US 20030134386 A1
The present invention provides modified fibronectin type III (Fn3) molecules, nucleic acid molecules encoding the modified Fn3 molecules, and related vectors and host cells.
1. A fibronectin type III (Fn3) monobody polypeptide consisting of two to six β-strand domains with a loop region linked between each β-strand domain, and wherein the monobody polypeptide is capable of binding to a target molecule with a dissociation constant of less than 10−6 moles/liter.
2. The monobody of
3. The monobody of
i) from 15 to 16 inclusive in an AB loop;
ii) from 22 to 30 inclusive in a BC loop;
iii) from 39 to 45 inclusive in a CD loop;
iv) from 51 to 55 inclusive in a DE loop;
v) from 60 to 66 inclusive in an EF loop; or
vi) from 76 to 87 inclusive in an FG loop.
4. The monobody of
5. The monobody of
6. An isolated nucleic acid molecule encoding the monobody of
7. An expression vector comprising an expression cassette operably linked to the nucleic acid molecule of
8. A host cell comprising the vector of
 This application is a continuation of U.S. Ser. No. 09/096,749, filed Jun. 12, 1998, which claims priority under 35 U.S.C. 119(e) to provisional application U.S. Serial No. 60/049,410, filed Jun. 12, 1997. These applications are incorporated herein by reference.
 The present invention relates generally to the field of the production and selection of binding and catalytic polypeptides by the methods of molecular biology, using both combinatorial chemistry and recombinant DNA. The invention specifically relates to the generation of both nucleic acid and polypeptide libraries derived therefrom encoding the molecular scaffolding of Fibronectin Type III (Fn3) modified in one or more of its loop regions. The invention also relates to the “artificial mini-antibodies” or “monobodies,” i.e., the polypeptides comprising an Fn3 scaffold onto which loop regions capable of binding to a variety of different molecular structures (such as antibody binding sites) have been grafted.
 Antibody structure
 A standard antibody (Ab) is a tetrameric structure consisting of two identical immunoglobulin (Ig) heavy chains and two identical light chains. The heavy and light chains of an Ab consist of different domains. Each light chain has one variable domain (VL) and one constant domain (CL), while each heavy chain has one variable domain (VH) and three or four constant domains (CH) (Alzari et al., 1988). Each domain, consisting of ˜110 amino acid residues, is folded into a characteristic β-sandwich structure formed from two β-sheets packed against each other, the immunoglobulin fold. The VH and VL domains each have three complementarity determining regions (CDR1-3) that are loops, or turns, connecting β-strands at one end of the domains (FIG. 1: A, C). The variable regions of both the light and heavy chains generally contribute to antigen specificity, although the contribution of the individual chains to specificity is not always equal. Antibody molecules have evolved to bind to a large number of molecules by using six randomized loops (CDRs). However, the size of the antibodies and the complexity of six loops represents a major design hurdle if the end result is to be a relatively small peptide ligand.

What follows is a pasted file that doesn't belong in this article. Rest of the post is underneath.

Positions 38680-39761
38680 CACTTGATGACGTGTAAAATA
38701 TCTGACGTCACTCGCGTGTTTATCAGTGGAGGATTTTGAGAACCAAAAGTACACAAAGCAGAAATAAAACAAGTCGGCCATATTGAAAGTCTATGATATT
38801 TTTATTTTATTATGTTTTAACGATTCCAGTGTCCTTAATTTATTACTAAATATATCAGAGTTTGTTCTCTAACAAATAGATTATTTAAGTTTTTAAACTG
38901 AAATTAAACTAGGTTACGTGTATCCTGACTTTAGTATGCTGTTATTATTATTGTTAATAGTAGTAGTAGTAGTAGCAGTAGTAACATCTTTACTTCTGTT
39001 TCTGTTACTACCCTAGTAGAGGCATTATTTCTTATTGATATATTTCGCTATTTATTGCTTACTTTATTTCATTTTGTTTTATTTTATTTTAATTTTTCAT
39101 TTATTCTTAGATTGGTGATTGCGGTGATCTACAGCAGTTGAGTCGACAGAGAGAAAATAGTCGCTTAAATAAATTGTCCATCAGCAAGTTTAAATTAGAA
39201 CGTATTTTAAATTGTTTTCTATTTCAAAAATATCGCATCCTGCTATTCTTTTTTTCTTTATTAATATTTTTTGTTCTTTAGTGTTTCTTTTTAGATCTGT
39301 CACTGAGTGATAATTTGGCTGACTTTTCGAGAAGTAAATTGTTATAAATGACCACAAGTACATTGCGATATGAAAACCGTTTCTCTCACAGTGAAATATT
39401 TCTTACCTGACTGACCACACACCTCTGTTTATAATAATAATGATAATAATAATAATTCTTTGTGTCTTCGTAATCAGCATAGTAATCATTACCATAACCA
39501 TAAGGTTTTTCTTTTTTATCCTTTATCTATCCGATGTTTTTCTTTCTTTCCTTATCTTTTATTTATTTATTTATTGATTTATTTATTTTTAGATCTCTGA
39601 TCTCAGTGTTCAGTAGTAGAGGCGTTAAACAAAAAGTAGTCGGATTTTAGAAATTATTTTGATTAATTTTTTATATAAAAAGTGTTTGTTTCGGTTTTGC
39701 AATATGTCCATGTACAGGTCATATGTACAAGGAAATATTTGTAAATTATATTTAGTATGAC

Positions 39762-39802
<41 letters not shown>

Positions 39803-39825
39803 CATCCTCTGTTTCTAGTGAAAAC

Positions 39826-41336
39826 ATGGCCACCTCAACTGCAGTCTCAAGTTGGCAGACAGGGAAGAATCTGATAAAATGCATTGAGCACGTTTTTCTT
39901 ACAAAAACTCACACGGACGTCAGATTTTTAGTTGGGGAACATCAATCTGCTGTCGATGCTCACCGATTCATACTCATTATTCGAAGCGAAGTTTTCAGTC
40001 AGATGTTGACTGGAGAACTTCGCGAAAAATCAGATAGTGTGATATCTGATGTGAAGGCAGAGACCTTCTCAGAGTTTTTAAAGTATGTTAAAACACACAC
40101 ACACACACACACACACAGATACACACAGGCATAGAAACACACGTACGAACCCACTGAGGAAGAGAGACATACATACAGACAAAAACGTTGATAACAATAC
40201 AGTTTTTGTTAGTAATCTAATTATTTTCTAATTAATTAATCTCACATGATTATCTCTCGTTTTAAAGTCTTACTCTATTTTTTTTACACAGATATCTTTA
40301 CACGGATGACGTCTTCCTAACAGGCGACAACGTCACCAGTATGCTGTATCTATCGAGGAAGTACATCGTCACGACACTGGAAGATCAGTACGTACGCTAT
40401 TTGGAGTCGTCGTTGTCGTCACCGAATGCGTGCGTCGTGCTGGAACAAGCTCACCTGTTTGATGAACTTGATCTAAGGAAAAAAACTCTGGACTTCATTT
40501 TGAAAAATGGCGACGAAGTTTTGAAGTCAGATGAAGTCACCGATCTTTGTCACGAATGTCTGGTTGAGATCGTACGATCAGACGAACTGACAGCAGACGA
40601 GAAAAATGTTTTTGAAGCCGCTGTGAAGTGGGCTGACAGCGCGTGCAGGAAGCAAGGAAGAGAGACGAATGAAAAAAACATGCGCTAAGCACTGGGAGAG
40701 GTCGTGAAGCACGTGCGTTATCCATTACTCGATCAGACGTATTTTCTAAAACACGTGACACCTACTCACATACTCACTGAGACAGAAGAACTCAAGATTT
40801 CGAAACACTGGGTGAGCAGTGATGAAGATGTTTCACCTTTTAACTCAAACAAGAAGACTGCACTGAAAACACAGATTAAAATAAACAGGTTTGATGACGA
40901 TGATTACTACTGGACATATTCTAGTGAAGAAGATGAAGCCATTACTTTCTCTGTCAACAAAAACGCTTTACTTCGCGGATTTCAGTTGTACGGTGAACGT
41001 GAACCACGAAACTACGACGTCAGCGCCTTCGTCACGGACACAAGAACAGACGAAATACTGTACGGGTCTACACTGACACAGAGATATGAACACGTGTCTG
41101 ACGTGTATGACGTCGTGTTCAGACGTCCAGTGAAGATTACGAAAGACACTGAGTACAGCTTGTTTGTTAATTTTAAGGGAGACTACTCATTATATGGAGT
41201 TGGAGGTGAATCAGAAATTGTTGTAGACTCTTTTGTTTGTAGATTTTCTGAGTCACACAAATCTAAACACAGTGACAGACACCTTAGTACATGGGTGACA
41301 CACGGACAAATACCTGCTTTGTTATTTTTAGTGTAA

Antibody substructures
 Functional substructures of Abs can be prepared by proteolysis and by recombinant methods. They include the Fab fragment, which comprises the VH-CH1 domains of the heavy chain and the VL-CL1 domains of the light chain joined by a single interchain disulfide bond, and the Fv fragment, which comprises only the VH and VL domains. In some cases, a single VH domain retains significant affinity (Ward et al., 1989). It has also been shown that a certain monomeric κ light chain will specifically bind to its cognate antigen. (L. Masat et al., 1994). Separated light or heavy chains have sometimes been found to retain some antigen-binding activity (Ward et al., 1989). These antibody fragments are not suitable for structural analysis using NMR spectroscopy due to their size, low solubility or low conformational stability.
 Another functional substructure is a single chain Fv (scFv), comprised of the variable regions of the immunoglobulin heavy and light chain, covalently connected by a peptide linker (S-z Hu et al., 1996). These small (M, 25,000) proteins generally retain specificity and affinity for antigen in a single polypeptide and can provide a convenient building block for larger, antigen-specific molecules. Several groups have reported biodistribution studies in xenografted athymic mice using scFv reactive against a variety of tumor antigens, in which specific tumor localization has been observed. However, the short persistence of scFvs in the circulation limits the exposure of tumor cells to the scFvs, placing limits on the level of uptake. As a result, tumor uptake by scFvs in animal studies has generally been only 1-5% ID/g as opposed to intact antibodies that can localize in tumors ad 30-40% ID/g and have reached levels as high as 60-70% ID/g.
 A small protein scaffold called a “minibody” was designed using a part of the Ig VH domain as the template (Pessi et al., 1993). Minibodies with high affinity (dissociation constant (Kd)˜10−7 M) to interleukin-6 were identified by randomizing loops corresponding to CDR1 and CDR2 of VH and then selecting mutants using the phage display method (Martin et al., 1994). These experiments demonstrated that the essence of the Ab function could be transferred to a smaller system. However, the minibody had inherited the limited solubility of the VH domain (Bianchi et al., 1994).